Zheger Hassan is adjunct professor of political science at King's University College in London, Ont., and co-director of MENARG at the University of Western Ontario
After a failed independence referendum and subsequent military clashes with Baghdad, Iraqi Kurdistan is lobbying the international community to intervene in an ongoing dispute between it and the central government in Baghdad. At the 2017 Halifax International Security Forum, Falah Mustafa, one of two Kurdistan Regional Government (KRG) representatives, implored Ottawa to intervene in Iraq.
The political and military crisis in Iraq raises two important questions: First, what accounts for the deterioration in relations between the Kurds and Baghdad? After all, the Kurds have played an important role in Baghdad and until recently they and the Iraqi army were jointly fighting the Islamic State (IS). Second, could Canada mediate the conflict?
The crisis is rooted in long-standing quarrelling over Iraqi Kurdistan's demands for increased autonomy and Baghdad's willful disregard for Iraq's constitution vis-à-vis the Kurds. The immediate spark for the conflict was Iraqi Kurdistan's independence referendum, which garnered more than 92-per-cent support. Although that referendum asked voters whether they wanted an independent state, independence was not the real objective.
Prior to the vote, Masoud Barzani, then president of Iraqi Kurdistan, declared that the "referendum is not for defining borders or imposing a fait accompli. We want a dialogue with Baghdad to resolve the problems, and the dialogue can last one or two years." Mr. Barzani believed that the referendum would furnish the Kurds with leverage in extracting political and economic concessions from Baghdad.
Specifically, Mr. Barzani and his close advisers – Mr. Mustafa one of them – believed that the referendum would strengthen Kurdish autonomy and legitimize the annexation of Kirkuk, which the Kurds had captured in 2014 when IS invaded Iraq. The strategy was a costly miscalculation.
The vote was met with disapproval from the U.S., the UN, and Iraq's neighbours. (Prime Minister Justin Trudeau expressed neither support nor disapproval.) Against these protests, the Kurds invited Haider al-Abadi, the Iraqi Prime Minister, to renegotiate the terms of Iraqi Kurdistan's relationship with Baghdad. Mr. al-Abadi refused.
Instead, Baghdad imposed a blockade on Iraqi Kurdistan's airspace and deployed the Iraqi army and the controversial Shia militias to reclaim disputed territories and to preserve Iraq's territorial integrity. Baghdad successfully seized these disputed territories, including Kirkuk. Following two weeks of skirmishes, Baghdad and the Kurds find themselves in a stalemate.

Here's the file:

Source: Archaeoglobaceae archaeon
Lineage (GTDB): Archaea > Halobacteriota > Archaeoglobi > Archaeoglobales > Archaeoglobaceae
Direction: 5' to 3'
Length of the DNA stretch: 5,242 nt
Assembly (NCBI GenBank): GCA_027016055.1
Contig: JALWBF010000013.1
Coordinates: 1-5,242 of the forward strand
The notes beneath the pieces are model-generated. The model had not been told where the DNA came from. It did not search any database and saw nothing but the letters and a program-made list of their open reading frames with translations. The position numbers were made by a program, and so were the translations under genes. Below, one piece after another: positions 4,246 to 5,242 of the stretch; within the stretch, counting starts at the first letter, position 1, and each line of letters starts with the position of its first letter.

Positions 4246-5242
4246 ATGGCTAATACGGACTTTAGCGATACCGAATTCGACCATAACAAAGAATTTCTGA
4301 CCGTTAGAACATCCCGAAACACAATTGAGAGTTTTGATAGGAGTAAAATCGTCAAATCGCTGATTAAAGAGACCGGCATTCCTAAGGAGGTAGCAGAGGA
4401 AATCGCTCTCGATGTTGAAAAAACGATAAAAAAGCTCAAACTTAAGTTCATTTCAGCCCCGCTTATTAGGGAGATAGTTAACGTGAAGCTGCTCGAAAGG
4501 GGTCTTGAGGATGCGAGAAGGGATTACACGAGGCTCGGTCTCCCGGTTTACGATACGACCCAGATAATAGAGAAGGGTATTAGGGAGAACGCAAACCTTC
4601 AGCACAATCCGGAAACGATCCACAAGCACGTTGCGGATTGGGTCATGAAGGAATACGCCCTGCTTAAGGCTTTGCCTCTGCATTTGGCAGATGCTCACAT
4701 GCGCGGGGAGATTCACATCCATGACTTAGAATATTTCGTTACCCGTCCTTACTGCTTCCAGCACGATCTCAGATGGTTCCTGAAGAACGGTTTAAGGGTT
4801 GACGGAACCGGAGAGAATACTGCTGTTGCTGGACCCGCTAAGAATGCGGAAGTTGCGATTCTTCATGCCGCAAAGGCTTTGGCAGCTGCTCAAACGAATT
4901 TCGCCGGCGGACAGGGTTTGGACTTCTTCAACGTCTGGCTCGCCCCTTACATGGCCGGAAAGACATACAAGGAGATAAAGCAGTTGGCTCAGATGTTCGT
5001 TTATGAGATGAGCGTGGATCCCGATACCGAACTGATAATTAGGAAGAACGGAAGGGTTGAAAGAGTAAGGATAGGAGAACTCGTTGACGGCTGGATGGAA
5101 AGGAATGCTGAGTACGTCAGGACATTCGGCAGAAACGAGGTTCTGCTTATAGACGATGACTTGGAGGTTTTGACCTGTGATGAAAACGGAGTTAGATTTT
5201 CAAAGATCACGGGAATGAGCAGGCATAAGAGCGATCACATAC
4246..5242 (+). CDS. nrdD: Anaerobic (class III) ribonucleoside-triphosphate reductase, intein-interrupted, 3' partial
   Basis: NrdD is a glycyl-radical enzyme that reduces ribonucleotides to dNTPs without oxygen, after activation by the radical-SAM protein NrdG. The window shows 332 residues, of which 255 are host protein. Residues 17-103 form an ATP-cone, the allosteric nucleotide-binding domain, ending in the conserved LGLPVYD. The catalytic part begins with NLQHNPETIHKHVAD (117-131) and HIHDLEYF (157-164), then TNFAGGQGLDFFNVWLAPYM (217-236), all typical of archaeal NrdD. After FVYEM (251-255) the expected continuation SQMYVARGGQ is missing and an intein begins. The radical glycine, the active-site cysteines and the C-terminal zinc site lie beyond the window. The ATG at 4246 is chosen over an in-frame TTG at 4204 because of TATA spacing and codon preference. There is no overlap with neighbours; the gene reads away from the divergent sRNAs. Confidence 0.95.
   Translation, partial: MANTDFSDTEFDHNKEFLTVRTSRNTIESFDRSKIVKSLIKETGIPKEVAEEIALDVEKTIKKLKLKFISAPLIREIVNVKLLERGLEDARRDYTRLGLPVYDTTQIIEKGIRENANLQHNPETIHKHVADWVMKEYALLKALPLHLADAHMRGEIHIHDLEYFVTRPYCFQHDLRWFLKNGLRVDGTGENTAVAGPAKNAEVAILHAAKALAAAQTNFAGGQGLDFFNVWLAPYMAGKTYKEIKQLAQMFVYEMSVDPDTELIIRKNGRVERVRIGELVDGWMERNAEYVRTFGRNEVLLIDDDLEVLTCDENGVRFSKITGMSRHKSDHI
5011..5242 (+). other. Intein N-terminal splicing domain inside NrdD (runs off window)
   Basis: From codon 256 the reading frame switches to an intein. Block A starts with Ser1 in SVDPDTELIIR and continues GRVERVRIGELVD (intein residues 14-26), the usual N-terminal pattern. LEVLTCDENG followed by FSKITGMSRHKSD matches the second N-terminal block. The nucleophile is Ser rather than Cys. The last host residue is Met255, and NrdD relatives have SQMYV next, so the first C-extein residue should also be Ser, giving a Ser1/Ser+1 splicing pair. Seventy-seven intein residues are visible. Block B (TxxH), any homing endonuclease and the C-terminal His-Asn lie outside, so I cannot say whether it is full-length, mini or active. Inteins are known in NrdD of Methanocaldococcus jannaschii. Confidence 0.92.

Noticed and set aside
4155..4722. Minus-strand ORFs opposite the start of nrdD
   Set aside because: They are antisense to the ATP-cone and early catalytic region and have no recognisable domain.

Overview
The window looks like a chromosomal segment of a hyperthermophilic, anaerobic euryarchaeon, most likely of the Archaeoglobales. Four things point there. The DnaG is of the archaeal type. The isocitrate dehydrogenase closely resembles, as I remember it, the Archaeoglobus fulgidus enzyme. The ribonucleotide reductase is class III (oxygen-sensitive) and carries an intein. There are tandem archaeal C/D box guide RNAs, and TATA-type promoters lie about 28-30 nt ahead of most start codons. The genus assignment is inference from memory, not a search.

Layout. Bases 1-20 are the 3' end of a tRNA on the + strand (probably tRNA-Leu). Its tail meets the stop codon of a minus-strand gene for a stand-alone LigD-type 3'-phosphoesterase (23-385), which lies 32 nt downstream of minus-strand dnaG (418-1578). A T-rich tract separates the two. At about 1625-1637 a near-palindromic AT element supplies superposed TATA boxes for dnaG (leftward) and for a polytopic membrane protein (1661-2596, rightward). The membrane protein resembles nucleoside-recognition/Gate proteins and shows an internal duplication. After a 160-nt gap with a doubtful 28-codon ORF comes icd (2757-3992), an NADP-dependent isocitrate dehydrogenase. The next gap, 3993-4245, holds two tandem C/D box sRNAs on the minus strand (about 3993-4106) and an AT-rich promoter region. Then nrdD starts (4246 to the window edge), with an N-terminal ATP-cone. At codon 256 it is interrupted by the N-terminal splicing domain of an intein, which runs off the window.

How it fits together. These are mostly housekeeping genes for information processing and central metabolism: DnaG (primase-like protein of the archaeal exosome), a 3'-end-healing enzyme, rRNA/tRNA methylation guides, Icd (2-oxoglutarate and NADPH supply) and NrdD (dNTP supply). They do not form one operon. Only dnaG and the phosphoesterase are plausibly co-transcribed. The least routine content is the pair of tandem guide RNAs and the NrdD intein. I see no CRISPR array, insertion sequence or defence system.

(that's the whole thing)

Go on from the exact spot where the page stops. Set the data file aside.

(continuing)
Tasked with enlisting international intervention, Mr. Mustafa came to Canada to lobby Ottawa to mediate between Kurds and Baghdad. But Mr. Mustafa does not truly represent the KRG. It would be more accurate to describe him as the representative of the Kurdistan Democratic Party's (KDP) foreign relations department. The KDP dominates the KRG and claims its interests represent all of Iraqi Kurdistan. This is inaccurate. Its main rival, the Patriotic Union of Kurdistan (PUK), has a different vision for Iraqi Kurdistan and has pursued its own policy. The PUK supported the referendum publicly, but privately it voiced strong opposition to a referendum it argued was untimely.
But the PUK itself is divided into three factions. The most powerful and influential faction is led by Hero Talabani, wife of recently deceased Jalal Talabani (former president of Iraq), and her two sons, Qubad and Bafel. Bafel is responsible for holding unilateral negotiations with Mr. Abadi in an effort to assuage Baghdad's indignation over the 2014 Kurdish seizure of Kirkuk and now the referendum. Bafel has been labelled a traitor for withdrawing the PUK's peshmerga forces from Kirkuk and co-ordinating its handover to the Iraqi army.
It is in this context that Canada is being asked to intervene. Given this environment, what could Canada do to de-escalate tensions between the Kurds and Baghdad? Not much. Canada does not possess any influence over Baghdad. In fact, Canada's involvement may be counterproductive if it exacerbates the divisions within Iraqi Kurdistan and between Kurds and Baghdad. And these Kurdish divisions will undo any agreement reached with Baghdad.
Iraqi Kurdistan's economy is mismanaged and its political and military institutions are divided between the KDP and the PUK. This is where Canada could make a difference. Canadian officials can work with the Kurds to unify the parallel administrations currently governing Iraqi Kurdistan. Before resolving disputes with Baghdad, the Kurds must get their house in order.